U.S. teens are perhaps the most anxious generation ever — with one-third diagnosed with an anxiety condition, according to the National Institutes of Health. 

While it is no panacea, one way to mitigate anxiety overwhelming so many is through better education on financial stressors.  According to recent research by Junior Achievement and Citizens, financial stress is a serious and widespread component of what makes teens stressed, with 78 percent identifying as being stressed about money.

Teens have been conditioned to believe that their future happiness is based on how much money they make. They are also witnessing their families’ financial worries — which compounds the anxiety. Over half of adults report being behind schedule on retirement planning and savings, and cite inflation as a leading source of stress.

While monetary challenges are certainly not new, the research shows the effect of pandemic-related strain and inflation is having on teens. Thirty percent of teens are stressed about not being able to afford a post-high school education, 32 percent are concerned about how money affects their lives, and 24 percent are worried about losing their homes due to their family’s financial situation. 

They see parents working more hours, borrowing money, and putting off home repairs to doctor visits.

Stress can hurt teens’ physical and emotional health, just as adults know that money worries can be a big cause of pressure. Teens today must grow up quickly because they feel the same challenges as adults. Having a better understanding of how money works early in their lives is one way to shift the worries today’s young people have about their financial futures to financial wellness, which is why promoting financial literacy education is so important.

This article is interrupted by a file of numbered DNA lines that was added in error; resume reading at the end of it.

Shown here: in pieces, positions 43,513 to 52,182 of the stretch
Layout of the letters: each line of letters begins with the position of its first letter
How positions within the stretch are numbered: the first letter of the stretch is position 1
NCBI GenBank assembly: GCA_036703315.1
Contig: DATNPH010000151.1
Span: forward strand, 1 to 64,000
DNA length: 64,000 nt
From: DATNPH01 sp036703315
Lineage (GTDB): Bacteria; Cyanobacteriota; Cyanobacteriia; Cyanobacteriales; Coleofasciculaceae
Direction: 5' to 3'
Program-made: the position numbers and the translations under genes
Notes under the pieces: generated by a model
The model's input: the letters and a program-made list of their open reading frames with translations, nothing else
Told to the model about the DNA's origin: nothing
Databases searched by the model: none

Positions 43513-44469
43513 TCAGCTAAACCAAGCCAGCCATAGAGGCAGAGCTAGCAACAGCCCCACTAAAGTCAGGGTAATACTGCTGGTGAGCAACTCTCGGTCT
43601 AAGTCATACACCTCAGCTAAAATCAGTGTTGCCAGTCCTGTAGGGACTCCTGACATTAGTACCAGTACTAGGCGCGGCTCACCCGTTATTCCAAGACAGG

When teens learn to create and follow a budget, that can help mitigate stress. Teens continually tell us how much better prepared they feel to live in the “real world” when taught financial basics. Imagine what happens when we can go even further,  showing them how money flows through the economy, how to make economic choices that support the lifestyle they want and career they choose, how credit works, how to invest, and so much more.

Middle and high schoolers deserve the opportunity to learn about entrepreneurship, recently called a solution to America’s debt problem and a source of innovation. Shifting mindsets from daily money worries to expanding their financial wellness arsenal to include skills such as creative problem solving, business planning and starting a business is what gets me up for work every day.

At Junior Achievement, our mission is to give young people the knowledge and skills they need for successful financial futures. We do this by engaging volunteers who visit schools, many of which are in underserved communities, and deliver money and financial literacy lessons to students from kindergarten through 12th grade. 

Corporate America steps up, too. Citizens recently announced a sizeable grant to Junior Achievement as part of its Helping Citizens Manage Money program. Our volunteer corps includes parents, teachers, business leaders and retirees, all contributing to youth’s ability to understand career options and inspire them to envision what success means to them.

As our teens get older, we will lose opportunities to guide them. Let’s do all we can now so they can navigate their lives with as little anxiety as possible.